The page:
An organic photovoltaic (OPV) solar cell is a polymer-based thin film solar cell. OPV solar cells have been the focus of much research as they are lightweight, flexible, inexpensive, highly tuneable and potentially disposable. They are also unparalleled in the number of times that they can pay back the energy used in their manufacture.
In the quest to improve the efficiency of OPVs, which, in addition to operational lifetime, is currently their key limitation, various new materials, processing methods and device architectures have been investigated. Among these is the tandem cell, where multiple junctions are stacked upon one another. This can increase the efficiency of the cell by not only increasing the number of junctions, but, along with careful selection of complimentary materials, can make it possible to harvest photons from a broader region of the spectrum. However, this more complicated architecture renders their manufacture significantly more challenging.
Frederik Krebs and his research team at the Technical University of Denmark are specialists in renewable energy technologies, particularly OPVs. For the first time they have demonstrated the successful roll-to-roll manufacture of tandem OPV modules, each comprised of a stack of 14 discrete layers, which are rapidly printed, coated or deposited one on top of another by a machine reminiscent of a printing press. The experiment was carried out in simple conditions and is extremely fast, with a single solar cell module being printed onto blank foil each second. Most importantly, the process is relatively cheap and completely scalable, with a high technical yield.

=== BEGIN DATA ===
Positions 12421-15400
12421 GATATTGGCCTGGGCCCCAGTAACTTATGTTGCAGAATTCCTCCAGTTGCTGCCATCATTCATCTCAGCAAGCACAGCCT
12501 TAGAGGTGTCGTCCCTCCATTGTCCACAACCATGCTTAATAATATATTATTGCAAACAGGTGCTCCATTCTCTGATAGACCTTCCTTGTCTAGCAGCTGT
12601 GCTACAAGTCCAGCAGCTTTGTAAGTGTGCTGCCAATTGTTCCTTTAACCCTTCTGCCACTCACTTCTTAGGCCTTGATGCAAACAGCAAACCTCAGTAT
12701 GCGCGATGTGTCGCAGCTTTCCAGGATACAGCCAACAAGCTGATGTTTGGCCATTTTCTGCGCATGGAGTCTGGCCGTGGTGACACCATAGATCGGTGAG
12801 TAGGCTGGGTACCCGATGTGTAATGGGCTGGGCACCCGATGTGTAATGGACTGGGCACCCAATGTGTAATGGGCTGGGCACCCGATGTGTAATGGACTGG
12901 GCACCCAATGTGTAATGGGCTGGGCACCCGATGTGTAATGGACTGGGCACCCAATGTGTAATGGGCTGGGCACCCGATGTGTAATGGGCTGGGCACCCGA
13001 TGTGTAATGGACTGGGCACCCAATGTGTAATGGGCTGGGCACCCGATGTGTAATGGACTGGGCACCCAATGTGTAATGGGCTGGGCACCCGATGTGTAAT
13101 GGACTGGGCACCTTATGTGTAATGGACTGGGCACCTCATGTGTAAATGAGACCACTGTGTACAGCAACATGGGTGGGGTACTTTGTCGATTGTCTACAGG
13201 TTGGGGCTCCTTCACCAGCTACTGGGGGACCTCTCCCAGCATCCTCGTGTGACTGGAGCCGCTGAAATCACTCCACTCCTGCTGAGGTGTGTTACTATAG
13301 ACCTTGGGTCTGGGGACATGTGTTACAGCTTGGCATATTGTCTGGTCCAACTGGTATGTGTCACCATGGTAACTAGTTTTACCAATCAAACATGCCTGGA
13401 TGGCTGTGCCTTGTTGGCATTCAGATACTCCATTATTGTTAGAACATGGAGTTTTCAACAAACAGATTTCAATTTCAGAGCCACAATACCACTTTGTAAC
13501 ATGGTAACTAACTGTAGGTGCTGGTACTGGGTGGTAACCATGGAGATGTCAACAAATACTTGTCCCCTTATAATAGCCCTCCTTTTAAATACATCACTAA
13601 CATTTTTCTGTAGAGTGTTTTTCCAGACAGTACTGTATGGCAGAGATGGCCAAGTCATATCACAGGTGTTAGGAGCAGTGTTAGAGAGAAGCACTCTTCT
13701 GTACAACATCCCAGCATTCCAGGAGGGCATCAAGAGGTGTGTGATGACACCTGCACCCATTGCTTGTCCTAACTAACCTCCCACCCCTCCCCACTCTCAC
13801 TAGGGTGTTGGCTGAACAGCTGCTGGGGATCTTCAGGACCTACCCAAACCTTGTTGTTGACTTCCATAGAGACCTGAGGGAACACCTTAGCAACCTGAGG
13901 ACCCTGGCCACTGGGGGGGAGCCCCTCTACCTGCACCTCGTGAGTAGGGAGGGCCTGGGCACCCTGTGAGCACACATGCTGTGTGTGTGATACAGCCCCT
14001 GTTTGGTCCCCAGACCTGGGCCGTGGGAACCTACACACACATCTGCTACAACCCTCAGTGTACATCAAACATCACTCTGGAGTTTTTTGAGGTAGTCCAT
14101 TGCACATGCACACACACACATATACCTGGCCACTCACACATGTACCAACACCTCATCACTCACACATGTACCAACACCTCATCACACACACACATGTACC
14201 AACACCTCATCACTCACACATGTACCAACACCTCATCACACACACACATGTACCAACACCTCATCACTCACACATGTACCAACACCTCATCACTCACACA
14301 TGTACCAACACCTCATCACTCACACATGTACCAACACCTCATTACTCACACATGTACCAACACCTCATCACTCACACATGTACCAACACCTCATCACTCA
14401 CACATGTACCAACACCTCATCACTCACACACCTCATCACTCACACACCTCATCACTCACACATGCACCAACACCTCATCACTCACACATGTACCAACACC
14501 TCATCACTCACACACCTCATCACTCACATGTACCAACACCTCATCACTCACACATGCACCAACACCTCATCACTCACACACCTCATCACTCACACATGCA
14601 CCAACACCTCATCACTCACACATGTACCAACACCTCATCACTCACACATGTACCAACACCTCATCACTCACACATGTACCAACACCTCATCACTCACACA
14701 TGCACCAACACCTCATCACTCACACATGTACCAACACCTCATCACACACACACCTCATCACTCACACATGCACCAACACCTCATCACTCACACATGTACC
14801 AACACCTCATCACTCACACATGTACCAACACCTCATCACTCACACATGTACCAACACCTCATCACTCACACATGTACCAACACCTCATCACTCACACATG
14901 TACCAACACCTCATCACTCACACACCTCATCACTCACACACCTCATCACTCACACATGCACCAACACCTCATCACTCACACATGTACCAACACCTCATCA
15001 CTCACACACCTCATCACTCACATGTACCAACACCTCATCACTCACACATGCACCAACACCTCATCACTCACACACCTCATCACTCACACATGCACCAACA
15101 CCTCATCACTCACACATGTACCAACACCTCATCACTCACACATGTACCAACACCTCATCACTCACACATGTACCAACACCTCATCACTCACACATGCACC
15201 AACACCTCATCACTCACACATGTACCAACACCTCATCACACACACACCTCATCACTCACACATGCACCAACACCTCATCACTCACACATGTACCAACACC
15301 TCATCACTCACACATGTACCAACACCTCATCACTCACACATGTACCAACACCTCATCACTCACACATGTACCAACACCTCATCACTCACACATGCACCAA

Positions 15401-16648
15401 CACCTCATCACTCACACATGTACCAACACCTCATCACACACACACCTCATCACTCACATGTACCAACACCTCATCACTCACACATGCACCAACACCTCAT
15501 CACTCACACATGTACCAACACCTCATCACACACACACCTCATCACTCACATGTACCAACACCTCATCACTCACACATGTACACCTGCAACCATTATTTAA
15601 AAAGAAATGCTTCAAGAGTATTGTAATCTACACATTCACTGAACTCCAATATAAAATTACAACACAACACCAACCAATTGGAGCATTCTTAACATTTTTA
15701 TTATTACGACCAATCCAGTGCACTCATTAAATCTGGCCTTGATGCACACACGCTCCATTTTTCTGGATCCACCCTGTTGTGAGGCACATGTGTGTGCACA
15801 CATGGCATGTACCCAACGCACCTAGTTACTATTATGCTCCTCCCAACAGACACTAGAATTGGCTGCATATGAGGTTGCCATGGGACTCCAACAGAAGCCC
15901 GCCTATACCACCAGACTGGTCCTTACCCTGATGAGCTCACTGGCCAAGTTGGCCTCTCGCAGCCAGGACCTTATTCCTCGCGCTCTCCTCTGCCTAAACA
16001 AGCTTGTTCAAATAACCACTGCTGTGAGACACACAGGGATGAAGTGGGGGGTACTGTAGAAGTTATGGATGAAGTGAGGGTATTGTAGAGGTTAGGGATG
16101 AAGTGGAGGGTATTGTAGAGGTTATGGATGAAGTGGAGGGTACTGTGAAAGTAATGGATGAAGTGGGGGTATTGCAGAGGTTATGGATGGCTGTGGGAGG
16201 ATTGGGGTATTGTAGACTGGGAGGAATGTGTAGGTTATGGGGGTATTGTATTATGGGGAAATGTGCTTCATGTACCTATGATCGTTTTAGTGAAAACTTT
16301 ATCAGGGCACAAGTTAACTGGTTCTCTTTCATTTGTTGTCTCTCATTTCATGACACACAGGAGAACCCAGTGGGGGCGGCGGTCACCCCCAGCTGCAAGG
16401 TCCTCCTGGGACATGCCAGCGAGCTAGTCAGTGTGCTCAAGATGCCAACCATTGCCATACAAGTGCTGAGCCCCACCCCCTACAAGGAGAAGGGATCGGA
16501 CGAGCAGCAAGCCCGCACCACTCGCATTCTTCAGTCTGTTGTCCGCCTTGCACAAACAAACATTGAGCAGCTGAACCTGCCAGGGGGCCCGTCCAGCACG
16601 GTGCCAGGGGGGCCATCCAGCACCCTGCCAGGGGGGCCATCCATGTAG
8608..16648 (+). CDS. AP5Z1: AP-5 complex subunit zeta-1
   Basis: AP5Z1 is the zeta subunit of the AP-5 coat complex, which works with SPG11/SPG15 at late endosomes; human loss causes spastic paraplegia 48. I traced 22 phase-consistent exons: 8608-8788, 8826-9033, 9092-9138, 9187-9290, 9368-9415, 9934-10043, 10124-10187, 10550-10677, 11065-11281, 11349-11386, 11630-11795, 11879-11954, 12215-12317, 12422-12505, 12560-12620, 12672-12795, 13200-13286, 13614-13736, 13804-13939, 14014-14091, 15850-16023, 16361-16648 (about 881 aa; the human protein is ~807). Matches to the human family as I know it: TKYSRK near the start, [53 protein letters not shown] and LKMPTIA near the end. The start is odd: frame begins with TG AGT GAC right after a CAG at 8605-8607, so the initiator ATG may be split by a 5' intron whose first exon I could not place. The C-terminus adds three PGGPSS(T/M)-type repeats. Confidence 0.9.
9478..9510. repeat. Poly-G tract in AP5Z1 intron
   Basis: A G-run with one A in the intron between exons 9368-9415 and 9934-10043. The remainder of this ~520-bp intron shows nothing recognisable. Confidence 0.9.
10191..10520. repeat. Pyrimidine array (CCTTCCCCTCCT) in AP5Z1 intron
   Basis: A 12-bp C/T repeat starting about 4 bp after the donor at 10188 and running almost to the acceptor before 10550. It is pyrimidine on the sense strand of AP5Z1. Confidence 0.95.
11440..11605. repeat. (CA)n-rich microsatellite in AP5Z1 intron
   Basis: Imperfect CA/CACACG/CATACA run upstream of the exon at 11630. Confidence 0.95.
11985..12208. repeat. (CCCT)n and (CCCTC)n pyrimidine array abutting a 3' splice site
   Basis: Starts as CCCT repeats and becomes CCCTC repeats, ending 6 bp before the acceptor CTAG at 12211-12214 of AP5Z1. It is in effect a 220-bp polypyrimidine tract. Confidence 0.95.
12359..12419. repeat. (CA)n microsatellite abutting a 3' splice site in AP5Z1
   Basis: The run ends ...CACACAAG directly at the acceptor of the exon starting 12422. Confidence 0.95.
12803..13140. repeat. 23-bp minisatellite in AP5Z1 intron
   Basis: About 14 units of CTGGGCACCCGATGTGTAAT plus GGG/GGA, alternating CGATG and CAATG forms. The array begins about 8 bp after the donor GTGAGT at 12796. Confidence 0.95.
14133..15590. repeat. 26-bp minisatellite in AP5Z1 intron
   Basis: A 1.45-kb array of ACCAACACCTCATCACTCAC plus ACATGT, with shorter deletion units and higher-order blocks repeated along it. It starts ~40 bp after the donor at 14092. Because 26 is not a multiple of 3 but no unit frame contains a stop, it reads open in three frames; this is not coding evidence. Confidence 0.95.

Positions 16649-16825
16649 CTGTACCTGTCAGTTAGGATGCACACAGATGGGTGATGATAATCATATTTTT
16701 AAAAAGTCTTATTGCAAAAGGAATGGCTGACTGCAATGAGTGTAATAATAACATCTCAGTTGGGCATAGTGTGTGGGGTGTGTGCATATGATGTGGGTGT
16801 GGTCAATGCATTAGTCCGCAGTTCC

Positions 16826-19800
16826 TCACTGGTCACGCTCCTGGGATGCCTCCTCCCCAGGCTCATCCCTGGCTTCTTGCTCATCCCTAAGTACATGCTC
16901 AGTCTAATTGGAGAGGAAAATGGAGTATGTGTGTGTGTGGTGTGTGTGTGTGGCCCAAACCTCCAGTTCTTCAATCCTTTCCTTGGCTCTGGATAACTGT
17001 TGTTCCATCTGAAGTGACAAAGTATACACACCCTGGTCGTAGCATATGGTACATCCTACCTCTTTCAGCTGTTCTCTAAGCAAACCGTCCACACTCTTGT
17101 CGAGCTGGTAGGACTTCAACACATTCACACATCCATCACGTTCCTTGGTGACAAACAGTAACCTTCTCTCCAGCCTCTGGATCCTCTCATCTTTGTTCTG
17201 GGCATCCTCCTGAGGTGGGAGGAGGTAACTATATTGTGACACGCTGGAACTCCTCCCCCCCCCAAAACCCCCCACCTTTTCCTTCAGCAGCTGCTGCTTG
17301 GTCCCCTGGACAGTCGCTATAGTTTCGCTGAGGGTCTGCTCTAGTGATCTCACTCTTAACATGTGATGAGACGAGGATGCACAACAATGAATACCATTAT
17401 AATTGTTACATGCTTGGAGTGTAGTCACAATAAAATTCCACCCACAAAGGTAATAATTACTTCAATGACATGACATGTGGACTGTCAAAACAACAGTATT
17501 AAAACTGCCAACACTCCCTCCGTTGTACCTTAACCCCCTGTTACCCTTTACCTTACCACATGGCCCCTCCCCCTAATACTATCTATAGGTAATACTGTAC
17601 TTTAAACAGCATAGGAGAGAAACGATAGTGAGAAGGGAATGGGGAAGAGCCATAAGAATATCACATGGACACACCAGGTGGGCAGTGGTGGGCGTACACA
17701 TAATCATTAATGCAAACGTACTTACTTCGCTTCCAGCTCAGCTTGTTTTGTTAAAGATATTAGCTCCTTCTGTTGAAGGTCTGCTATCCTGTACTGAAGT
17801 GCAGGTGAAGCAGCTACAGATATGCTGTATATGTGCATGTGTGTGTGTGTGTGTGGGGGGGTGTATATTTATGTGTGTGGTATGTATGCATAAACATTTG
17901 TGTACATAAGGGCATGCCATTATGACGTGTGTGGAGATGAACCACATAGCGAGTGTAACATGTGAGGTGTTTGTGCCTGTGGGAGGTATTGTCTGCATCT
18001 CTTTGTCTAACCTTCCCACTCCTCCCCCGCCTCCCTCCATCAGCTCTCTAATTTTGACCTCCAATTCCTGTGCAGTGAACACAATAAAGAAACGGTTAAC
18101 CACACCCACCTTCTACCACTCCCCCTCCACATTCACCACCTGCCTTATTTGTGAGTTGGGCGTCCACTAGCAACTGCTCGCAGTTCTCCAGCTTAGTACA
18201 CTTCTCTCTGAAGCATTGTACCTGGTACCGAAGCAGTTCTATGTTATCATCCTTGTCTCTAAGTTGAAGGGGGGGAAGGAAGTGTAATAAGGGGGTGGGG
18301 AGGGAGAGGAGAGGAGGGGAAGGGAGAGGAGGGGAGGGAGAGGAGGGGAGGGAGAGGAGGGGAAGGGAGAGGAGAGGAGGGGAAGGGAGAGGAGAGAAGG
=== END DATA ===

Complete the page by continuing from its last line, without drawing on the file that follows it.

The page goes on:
‘If I have made a kilometre of solar cells, then I am not interested if one module has an efficiency of 10% and the rest are 2% – I think what is important is what you can make for the public,’ says Krebs. ‘I am the guy that makes a lot of it and tries to look for the average and what is practical, and then there are the other guys that look at what is obtainable. Everybody has their role to play and hopefully we will meet some day, probably somewhere in the middle.’
‘The performance from these scalably fabricated devices has a long way to go to achieve commercial viability,’ states Seth Darling, an expert in solar energy conversion at Argonne National Laboratory, US, ‘but this work clearly shows that the process itself is feasible and has the potential for genuine market impact.’
The future direction of this research now lies in materials development, and in the optimisation of each layer for the manufacturing process.